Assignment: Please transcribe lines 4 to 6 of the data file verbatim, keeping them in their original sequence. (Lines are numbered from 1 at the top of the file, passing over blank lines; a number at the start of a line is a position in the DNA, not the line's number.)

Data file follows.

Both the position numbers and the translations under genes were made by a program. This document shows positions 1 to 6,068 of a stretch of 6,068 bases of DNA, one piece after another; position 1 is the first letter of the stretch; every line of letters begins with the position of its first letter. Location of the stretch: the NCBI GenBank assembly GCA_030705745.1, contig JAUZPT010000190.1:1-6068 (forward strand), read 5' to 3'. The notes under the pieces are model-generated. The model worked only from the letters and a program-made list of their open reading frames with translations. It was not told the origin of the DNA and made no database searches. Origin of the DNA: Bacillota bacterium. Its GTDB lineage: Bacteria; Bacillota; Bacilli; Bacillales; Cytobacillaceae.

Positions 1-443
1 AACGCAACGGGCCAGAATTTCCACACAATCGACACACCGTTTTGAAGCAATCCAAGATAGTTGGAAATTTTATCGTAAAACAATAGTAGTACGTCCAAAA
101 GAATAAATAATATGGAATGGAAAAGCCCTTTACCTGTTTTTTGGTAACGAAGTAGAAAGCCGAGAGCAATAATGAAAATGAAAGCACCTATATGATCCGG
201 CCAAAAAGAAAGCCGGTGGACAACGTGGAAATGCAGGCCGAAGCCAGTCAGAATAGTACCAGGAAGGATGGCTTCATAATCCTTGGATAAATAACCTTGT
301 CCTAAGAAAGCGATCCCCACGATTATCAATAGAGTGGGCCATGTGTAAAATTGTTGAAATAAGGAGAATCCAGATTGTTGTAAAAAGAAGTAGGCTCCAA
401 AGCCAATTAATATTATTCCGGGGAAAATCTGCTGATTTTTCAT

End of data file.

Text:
101 GAATAAATAATATGGAATGGAAAAGCCCTTTACCTGTTTTTTGGTAACGAAGTAGAAAGCCGAGAGCAATAATGAAAATGAAAGCACCTATATGATCCGG
201 CCAAAAAGAAAGCCGGTGGACAACGTGGAAATGCAGGCCGAAGCCAGTCAGAATAGTACCAGGAAGGATGGCTTCATAATCCTTGGATAAATAACCTTGT
301 CCTAAGAAAGCGATCCCCACGATTATCAATAGAGTGGGCCATGTGTAAAATTGTTGAAATAAGGAGAATCCAGATTGTTGTAAAAAGAAGTAGGCTCCAA